Karim Amer and Jehane Noujaim’s documentary The Great Hack, released directly to Netflix this past summer, opens at Burning Man. It’s there that we find Brittany Kaiser, one-time business director of Cambridge Analytica, the consulting firm outed for misusing data harvested from Facebook and potentially affecting the outcomes of the 2016 presidential election and the Brexit referendum. The film gets up close and personal with Kaiser as she flees to Thailand and returns to Europe to testify against her former employer, CEO Alexander Nix.
She provides valuable insight on the extent of the company’s wrongdoing, but the film refrains from making her out to be a hero. Amer and Noujaim instead go the print-the-legend route and cover the entire fog of controversy that soon surrounded Kaiser, as some applauded her stand in the face of power, and others denounced her as a complicit party looking to get some money or attention by turning on her boss.
Going by pure verisimilitude, documentary cinema has the edge on fictionalized films about real life, and the gulf of difference in how the two fields have approached portraying the whistleblower – as a concept, and as a human individual – lays that bare. With upper-level malfeasances all over the place and citizens desperate for someone to do something, the past year or so has seen an odd spike in movies about people speaking truth to power, no matter the consequences. These narrative works make use of a universal model of struggle, pitting a morally upstanding David against a sinister, institutional Goliath. This approach may amount to stirring drama, having someone easy to root for, but it all bears little resemblance to how similar events have played out beyond the cineplex. Everyone loves someone who does the right thing, but for the audience, only within the four walls of the theater can the right thing be so clear-cut.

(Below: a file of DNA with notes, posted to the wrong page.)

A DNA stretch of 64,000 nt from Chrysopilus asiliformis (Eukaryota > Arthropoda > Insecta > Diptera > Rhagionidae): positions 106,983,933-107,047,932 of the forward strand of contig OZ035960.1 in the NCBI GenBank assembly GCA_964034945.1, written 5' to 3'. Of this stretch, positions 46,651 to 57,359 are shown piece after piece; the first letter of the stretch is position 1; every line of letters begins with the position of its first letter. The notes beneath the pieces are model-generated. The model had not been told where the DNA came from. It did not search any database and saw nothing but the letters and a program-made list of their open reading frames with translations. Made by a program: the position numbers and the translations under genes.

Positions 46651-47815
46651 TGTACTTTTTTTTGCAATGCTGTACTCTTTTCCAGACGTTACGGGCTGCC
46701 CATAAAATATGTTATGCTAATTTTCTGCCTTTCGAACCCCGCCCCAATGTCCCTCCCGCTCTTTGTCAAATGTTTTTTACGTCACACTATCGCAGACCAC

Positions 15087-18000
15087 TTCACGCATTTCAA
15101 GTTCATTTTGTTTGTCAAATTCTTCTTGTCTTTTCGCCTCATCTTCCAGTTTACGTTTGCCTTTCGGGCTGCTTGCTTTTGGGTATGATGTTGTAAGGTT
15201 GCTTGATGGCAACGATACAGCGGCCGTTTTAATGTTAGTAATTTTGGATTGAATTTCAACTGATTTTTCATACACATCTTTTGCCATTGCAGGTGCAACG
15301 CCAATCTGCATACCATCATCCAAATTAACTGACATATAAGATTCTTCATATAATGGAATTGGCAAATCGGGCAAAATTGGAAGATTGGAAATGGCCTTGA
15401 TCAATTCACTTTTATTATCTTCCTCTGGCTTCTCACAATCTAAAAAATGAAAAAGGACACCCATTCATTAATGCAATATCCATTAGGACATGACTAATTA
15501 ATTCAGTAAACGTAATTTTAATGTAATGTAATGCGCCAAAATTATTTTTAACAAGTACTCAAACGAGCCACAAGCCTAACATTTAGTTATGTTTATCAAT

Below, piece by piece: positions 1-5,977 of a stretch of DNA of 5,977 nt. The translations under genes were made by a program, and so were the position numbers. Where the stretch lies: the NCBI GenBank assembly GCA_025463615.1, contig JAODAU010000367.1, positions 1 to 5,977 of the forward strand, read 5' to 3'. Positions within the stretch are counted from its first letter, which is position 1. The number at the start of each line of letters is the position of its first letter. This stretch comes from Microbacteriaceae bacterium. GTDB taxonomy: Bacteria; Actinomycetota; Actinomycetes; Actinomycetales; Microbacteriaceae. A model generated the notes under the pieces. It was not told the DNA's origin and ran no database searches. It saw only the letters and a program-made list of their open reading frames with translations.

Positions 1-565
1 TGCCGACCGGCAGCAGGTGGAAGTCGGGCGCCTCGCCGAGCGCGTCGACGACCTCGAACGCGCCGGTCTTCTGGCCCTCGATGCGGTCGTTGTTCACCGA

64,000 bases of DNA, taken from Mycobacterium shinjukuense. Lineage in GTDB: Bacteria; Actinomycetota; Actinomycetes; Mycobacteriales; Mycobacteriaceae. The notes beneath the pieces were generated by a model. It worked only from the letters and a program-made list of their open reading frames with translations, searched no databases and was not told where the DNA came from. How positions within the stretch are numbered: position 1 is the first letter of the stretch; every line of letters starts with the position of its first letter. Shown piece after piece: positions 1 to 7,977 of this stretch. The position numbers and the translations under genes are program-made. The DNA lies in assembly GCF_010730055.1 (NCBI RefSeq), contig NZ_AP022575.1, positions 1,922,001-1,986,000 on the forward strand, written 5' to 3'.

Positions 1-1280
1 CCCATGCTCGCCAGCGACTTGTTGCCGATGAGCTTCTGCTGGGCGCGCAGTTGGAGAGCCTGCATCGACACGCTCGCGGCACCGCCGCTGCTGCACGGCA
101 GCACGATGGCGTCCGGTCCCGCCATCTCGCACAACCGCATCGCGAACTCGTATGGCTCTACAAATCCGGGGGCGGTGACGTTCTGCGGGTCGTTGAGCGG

The whistleblower is something of an American myth, a type ossified over decades of pop culture valorizing those who dare to go up against The System. Those are the terms of the conflict, always an all-but-independent operator (if they are a lawyer, the head of the firm will gruffly tell them to stop wasting resources and pursue something safer and more lucrative; if they are a journalist, this talk will come from an editor) who puts it all on the line to get some justice for the common folk, possibly unaware that they’ve been victimized. The 2000 film Erin Brockovich managed the triple crown of box-office returns, critical praise, and Oscar glory for the retelling of a single mother’s mission to mount a lawsuit against a gas-and-electric behemoth. It pushed all the right buttons: an incredible true instance of victory for the little guy, hard proof that good can still win out over evil.
That sure sounds like the model for Dark Waters, Todd Haynes’ account of the corporate lawyer Robert Bilott’s decision to switch teams and prosecute DuPont Chemical for contaminating huge swaths of West Virginian land. But in interviews, Haynes has clarified that his central point of reference was in fact All the President’s Men, the classic retelling of Woodward and Bernstein’s investigation that uncovered Richard Nixon’s wiretapping at the Watergate Hotel. In any case, all three films revolve around what Haynes articulated to this writer in a soon-to-run interview as “the sensation of discovering something covered up”. The truth would be that covered-up something, and once our protagonist shines a light on it, whatever resistance may have come from management or ornery townspeople evaporates. These films court a feel-good response, even if the final moments of Dark Waters cycle through title cards explaining that DuPont continues to wreak wide-scale ruin on the environment. At least we’ve got someone out there fighting the good fight.